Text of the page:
Dave Zirin wrote this for us last year, we think its important, so we’re pleased to post it again!
If there is one thing we can say about the United States, it is that this is a country that adores, celebrates, even luxuriates in our rich history of dissenters—as long as they are dead, silenced, or “brought to you by McDonald’s.” Call it “the King Kool-Aid.”
People in power love Dr. Martin Luther King, Jr as long as they can cherry-pick or decontextualize certain quotes so his words sound as gooey and inoffensive as a Hallmark card. The King who says “I have a dream” and little more is fine. The King who said, “When machines and computers, profit motives and property rights are considered more important than people, the giant triplets of racism, materialism, and militarism are incapable of being conquered” is less quoted.
For corporate America, Dr. King’s name and memory are a branding exercise. He is used as an instrument to breed conformity not dissent, often in a nauseating fashion. Look no further than Apple, a company that put out a tribute to Dr. King on the holiday that bears his name… while refusing to give its workers the day off. Or look at the ever-so-progressive city of Seattle—in King County, officially named after Dr. King in 2005—where police at a peaceful BlackLivesMatter march blasted my friend, the teacher and author Jesse Hagopian, in the face with tear gas on the King holiday. Jesse’s offense was stepping away from the march to answer his phone.
Or look at the movie Selma, which has been subject to a media onslaught of criticism, its great crime not being deferential enough to Lyndon Johnson as a civil-rights hero. Or look at a cover of the liberal New Yorker magazine, an artistic rendering of Dr. King marching arm-in-arm with Michael Brown and Eric Garner, who were both killed by police—as well as with slain New York City police officers Rafael Ramos and Wenjian Liu.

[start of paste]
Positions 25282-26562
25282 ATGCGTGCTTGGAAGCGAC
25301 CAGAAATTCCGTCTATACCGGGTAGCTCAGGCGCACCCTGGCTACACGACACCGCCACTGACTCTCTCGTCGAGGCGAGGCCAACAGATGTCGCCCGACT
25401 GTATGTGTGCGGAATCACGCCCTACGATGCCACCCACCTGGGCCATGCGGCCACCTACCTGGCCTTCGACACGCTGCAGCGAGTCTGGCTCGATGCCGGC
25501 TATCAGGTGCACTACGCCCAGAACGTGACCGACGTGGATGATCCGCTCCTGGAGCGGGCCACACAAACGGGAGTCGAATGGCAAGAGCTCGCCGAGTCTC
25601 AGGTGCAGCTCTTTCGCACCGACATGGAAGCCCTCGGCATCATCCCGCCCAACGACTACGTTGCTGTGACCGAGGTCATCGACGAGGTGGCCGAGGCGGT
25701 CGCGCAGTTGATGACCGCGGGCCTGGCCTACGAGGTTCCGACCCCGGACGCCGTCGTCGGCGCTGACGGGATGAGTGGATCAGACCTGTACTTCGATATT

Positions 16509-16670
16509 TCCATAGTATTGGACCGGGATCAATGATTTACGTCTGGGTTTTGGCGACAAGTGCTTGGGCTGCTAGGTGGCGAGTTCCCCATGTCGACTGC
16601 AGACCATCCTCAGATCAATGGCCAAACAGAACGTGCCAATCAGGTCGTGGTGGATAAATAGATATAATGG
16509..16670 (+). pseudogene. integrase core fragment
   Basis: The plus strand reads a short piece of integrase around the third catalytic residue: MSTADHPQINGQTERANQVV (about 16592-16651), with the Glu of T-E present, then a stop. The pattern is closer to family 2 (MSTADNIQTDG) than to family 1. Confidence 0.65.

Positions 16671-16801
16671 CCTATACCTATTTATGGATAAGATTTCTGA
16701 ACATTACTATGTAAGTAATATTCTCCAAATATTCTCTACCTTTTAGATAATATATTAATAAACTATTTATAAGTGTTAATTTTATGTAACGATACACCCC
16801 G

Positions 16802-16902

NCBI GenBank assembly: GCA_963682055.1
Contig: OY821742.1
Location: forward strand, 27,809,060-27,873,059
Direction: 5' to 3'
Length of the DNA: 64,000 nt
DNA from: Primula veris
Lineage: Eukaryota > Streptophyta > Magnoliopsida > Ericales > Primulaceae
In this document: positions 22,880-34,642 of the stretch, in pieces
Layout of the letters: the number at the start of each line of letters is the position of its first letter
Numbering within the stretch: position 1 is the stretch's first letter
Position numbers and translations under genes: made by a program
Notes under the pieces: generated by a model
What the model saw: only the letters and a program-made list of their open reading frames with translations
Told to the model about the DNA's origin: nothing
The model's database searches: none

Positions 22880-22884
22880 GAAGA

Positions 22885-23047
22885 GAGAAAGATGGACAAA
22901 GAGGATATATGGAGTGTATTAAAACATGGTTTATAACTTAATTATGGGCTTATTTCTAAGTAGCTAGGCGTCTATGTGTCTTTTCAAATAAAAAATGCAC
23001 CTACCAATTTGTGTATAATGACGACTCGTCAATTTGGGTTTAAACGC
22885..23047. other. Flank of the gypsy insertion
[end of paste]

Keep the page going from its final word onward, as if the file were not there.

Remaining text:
“It struck me that King’s vision was both the empowerment of African-Americans, the insistence on civil rights, but also the reconciliation of people who seemed so hard to reconcile,” the artist, Barry Blitt, wrote. He titled the work “The Dream of Reconciliation.”
Yes, King believed in reconciliation. But he wasn’t seeking consensus between those who were victimized by state violence and those who perpetrated it. He fought for reconciliation by dragging in front of white eyes just how repellent the treatment of black Americans had become, by provoking the police to reveal how brutal they could be. To match the epidemic killing of black men by police with the horrific murders of Officers Ramos and Liu is a false equivalency that only the New York City Patrolmen’s Benevolent Association could love.
In the corner of journalism where I practice, the wide world of sports, we revere Jackie Robinson and speak of the abuse he endured by fans with solemn, hushed tones. Every year, Major League Baseball commemorates the memory of his breaking the color line in 1947, and mouthpieces from the owner’s box belch platitudes about how baseball has, in the words of former commissioner Bud Selig, “led the way” in the march toward civil rights. They leave out that when the owners of 1947 voted collectively on whether Robinson should be signed by Brooklyn, only Dodgers owner Branch Rickey voted in the affirmative. Owners did not want Jackie Robinson to be a part of Major League Baseball, and progress for them was a dirty word.